US open: Stocks fall as investors re-assess the Fed's outlook for hikes

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Fiona Cincotta
By :  ,  Senior Market Analyst


US futures

Dow futures -1.13% at 33178

S&P futures -1.3% at 3909

Nasdaq futures -1.46% at 11526

In Europe

FTSE -0.7% at 7369

Dax -0.64% at 14150

Learn more about trading indices

Rates high for longer

US stocks are pointing to a sharply weaker open as investors digest the latest round of corporate earnings from retailers and some hawkish Fed comments.

While cooler-than-expected PPI data had raised optimism of a less aggressive Federal Reserve, investors are starting to reassess the picture. Stronger-than-expected retail sales data and stronger-than-expected numbers from some retailers suggest that consumers haven’t been deterred from spending as interest rates rise, suggesting that hikes could go on for longer.

The idea of rate hikes continuing for longer was supported by several Fed speakers, who were sounding more hawkish, commenting that there is still plenty of work to do. James Bullard, known for his hawkish stance, said that even dovish policy assumptions require further rate hikes.

Goldman Sachs lifted its peak fed fund level to 5.25%, up from 5%, with a further 25 basis points hike now expected in May.

On the data front, jobless claims fell slightly to 222k from 225k. Housing starts fell -4.2% MoM in October as high-interest rates see demand dry up.

Corporate news:

Macy’s jumps pre-market after beating on both top and bottom lines amid solid demand from wealthy shoppers. EPS was $0.52 on revenue of $5.23B. Forecasts had been for EPS of $0.18 on revenue of $5.2B.

Alibaba is falling -1.3% pre-market after the e-commerce giant reported a smaller-than-expected rise in quarterly revenue as COVID restrictions hit the consumer.

Where next for the Dow Jones?

The Dow Jones is attempting to fall out of its steep ascending channel within which it has traded since early October. Immediate support can be seen at 33,000 round number, October high, and long term falling trendline support. A break below here exposes the 200 sma. On the upside, buyers could look for a move over 34000 and 34300, the August high to extend the bullish trend.


FX markets – USD rises, GBP drops.

The USD is rising after yesterday’s upbeat retail sales and hawkish Fed comments. The idea of a dovish pivot has been pushed back as Fed officials say there is a long way to go.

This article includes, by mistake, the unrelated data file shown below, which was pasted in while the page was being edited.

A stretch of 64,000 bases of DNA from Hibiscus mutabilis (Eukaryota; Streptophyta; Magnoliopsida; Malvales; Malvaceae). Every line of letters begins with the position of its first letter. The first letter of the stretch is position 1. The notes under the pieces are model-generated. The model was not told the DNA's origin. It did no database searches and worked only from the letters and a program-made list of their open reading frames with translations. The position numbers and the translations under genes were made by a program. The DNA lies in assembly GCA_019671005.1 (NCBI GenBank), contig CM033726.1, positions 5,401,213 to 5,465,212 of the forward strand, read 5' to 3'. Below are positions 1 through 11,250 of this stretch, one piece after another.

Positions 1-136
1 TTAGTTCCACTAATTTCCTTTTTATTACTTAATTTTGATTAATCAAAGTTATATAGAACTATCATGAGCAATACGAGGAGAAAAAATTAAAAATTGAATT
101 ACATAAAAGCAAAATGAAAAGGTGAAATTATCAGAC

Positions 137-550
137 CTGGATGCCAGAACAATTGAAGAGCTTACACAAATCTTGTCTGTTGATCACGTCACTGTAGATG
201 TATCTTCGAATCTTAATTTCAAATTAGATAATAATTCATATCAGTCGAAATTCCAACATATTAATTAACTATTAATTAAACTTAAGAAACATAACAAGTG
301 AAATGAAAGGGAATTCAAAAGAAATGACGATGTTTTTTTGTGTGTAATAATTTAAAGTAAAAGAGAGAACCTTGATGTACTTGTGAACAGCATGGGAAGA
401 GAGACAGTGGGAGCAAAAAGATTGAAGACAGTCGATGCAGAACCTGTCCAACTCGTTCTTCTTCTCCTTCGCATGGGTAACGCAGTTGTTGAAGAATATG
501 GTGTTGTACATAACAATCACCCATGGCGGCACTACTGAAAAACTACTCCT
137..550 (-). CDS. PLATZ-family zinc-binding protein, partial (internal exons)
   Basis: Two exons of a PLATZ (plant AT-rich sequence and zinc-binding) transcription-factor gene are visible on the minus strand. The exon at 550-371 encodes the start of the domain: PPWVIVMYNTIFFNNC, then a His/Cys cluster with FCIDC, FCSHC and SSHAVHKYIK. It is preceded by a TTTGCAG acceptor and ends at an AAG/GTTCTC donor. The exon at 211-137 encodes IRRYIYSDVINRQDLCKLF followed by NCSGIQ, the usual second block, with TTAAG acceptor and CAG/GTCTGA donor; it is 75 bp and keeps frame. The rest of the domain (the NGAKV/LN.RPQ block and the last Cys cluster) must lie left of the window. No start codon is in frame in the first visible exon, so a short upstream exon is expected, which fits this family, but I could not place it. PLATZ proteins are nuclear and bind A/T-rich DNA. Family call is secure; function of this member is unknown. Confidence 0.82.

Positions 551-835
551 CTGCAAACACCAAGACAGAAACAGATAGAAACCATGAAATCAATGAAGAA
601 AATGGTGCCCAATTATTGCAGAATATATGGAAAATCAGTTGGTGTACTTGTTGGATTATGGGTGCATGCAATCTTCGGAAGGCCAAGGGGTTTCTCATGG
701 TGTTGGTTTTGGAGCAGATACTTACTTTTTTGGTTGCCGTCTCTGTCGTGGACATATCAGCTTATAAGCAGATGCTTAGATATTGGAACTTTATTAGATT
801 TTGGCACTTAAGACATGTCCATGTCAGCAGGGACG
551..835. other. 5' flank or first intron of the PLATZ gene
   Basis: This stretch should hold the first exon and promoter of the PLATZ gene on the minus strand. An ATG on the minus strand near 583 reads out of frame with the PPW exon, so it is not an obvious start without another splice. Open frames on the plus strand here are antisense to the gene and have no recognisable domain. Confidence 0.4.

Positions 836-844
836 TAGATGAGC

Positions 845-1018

EURUSD is falling after eurozone inflation rose by less than expected in October. CPI rose to 10.6%, below the 10.7% preliminary reading. This is still a record high and still requires aggressive action from the ECB to lower inflation

GBP/USD is falling after the Chancellor’s budget, although the bond market is definitely in a better place than it was following Kwasi Kwarteng’s experiment. Confidence in Britain’s ability to balance the books improved, although pound traders are fretting over what that means for the economic outlook.

Most of the measures had been drip-fed prior to the budget announcement, so there were few surprises. However, news that the UK economy was already in recession hit the pound along with the OBR’s forecasts which were grim. The economy is set to contract by 1.4% next year, a downgrade from a previously expected 1.8% growth. 2024 is also looking gloomy as growth was lowered. The budget was a 50/50 mix of spending cuts and tax rises, which are expected to stifle growth. Demand destruction is a sure way to rein in inflation, but the process is expected to be slow. The OBR forecasting inflation to be at 7.6% in 2023, still, 3.5 times the BoE’s target level, meaning that the BoE will need to keep hiking rates, intensifying the squeeze on households further.

Whichever way you look at it, 2023 is going to be an extraordinarily tough year for households and businesses alike. The dire outlook is being reflected in the weaker pound. GBP/USD could struggle to get back up to 1.120 in the near future.

GBP/USD -1% at 1.1798

EUR/USD +0.7% at 1.04

Oil falls as China demand slows

Oil prices are declining for a second consecutive day, hitting a three-week low as geopolitical concerns lessened and the demand outlook remained weak amid rising China COVID cases.

The narrow avoidance of an escalation of the Russian war means that near-term supply risks have eased, which resulted in oil prices giving back gains.

COVID cases in China continue rising and this is affecting consumption and demand. Chinese refiners are reducing Saudi crude volume in December and Russian purchases are also reportedly slowing.

Oil inventory data was mixed. Crude oil stockpiles fell by 5.4 million barrels, according to the EIA, more than the 400k barrel draw forecast. However, gasoline and distillate fuel inventories rose by more than expected.

WTI crude trades -2% at $83.14

Brent trades -1.4% at $90.14

Learn more about trading oil here.

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